Cash efficiency matters. Businesses that tend to be less cash needy have higher levels of ownership for the founders. For instance, ecommerce and hardware, both of which are sectors which tend to generate cash, had median founder ownership levels of 31% and 28% respectively, which is much higher than the median of the entire data set (15%).
Valuation matters too. Businesses that have a high level of founder ownership, but were very cash inefficient, were able to preserve founder equity because they raised subsequent rounds at very high valuations. Snapchat was a good example. Very few startups have this luxury and it shouldn’t be depended upon to preserve your ownership.
Options & small investors make up ~30%. Both the median and averages of the founders and VC sum to ~70%. That means smaller investors and employees/consultants owned 30% of these businesses at IPO. The lesson there is that small investors will be as important to your success as large investors, especially early on. Additionally, option pools are going to need to be set up along the way and sharing equity with your key employees will be critical to growing a large, IPO-worthy business.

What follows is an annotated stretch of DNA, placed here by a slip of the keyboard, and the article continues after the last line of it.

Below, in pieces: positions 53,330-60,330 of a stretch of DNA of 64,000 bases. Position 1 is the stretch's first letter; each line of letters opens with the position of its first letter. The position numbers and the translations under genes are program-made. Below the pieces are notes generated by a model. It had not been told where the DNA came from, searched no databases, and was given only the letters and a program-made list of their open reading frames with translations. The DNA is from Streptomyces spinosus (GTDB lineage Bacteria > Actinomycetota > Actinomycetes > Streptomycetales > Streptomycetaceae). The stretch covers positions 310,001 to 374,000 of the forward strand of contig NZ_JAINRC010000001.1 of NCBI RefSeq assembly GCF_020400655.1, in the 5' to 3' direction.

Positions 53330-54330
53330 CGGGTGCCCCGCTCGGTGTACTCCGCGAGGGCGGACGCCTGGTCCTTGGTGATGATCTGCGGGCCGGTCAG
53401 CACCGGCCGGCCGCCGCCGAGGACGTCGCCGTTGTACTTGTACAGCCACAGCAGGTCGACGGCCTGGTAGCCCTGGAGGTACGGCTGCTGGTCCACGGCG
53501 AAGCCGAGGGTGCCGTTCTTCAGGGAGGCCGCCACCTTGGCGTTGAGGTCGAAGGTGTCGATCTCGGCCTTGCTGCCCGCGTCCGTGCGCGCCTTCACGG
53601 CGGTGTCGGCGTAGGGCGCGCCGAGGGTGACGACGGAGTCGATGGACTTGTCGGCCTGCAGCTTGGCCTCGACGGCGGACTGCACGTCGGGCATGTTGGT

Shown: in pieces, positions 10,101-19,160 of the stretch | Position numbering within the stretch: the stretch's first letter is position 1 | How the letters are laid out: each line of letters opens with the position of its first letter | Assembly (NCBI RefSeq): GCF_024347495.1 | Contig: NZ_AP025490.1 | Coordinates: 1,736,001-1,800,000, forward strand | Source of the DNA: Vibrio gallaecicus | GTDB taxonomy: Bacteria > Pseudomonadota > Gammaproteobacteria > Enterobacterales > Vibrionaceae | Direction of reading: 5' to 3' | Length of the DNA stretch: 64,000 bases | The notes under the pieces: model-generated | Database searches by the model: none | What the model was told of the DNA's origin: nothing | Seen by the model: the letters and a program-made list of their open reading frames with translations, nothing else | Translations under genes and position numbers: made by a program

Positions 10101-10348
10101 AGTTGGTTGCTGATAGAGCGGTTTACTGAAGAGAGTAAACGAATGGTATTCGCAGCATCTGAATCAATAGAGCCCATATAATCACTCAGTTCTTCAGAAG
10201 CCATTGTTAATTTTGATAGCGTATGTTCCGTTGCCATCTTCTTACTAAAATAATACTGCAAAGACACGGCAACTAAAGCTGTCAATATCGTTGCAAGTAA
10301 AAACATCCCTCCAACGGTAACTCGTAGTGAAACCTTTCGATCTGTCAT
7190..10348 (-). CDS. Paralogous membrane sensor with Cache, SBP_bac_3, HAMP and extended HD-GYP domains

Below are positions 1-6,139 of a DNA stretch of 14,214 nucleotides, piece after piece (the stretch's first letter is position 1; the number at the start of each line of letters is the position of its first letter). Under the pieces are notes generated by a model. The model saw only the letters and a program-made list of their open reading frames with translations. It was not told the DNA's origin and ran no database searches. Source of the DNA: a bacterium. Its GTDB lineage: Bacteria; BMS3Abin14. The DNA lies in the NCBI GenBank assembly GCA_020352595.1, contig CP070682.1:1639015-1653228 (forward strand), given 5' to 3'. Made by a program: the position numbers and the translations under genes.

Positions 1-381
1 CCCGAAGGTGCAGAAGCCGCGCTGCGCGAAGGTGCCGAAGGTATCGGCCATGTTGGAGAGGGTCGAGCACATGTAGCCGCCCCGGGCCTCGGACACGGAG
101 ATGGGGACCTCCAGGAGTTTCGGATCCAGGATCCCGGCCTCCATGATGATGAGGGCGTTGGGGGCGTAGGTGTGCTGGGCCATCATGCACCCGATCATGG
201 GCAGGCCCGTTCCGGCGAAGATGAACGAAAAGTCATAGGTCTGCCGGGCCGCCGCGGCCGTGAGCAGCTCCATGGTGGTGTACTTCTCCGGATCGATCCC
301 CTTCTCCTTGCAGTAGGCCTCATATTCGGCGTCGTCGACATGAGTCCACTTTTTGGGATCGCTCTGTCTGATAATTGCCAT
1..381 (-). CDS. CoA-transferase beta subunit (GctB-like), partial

Some VC have the Midas Touch. A number of VC pop up repeatedly in different deals. For instance, Bessemer, Sequoia, Benchmark, Andreesen, Greylock, DST, and Accel are each in multiple deals. There is a reason funds like these can raise billions of dollars, and it’s because of the success of the entrepreneurs they invest in.
i) the right way is to be cash efficient and raise as little money as possible to grow the business; or Visit us at blossomstreetventures.com. Cold email us directly at email@example.com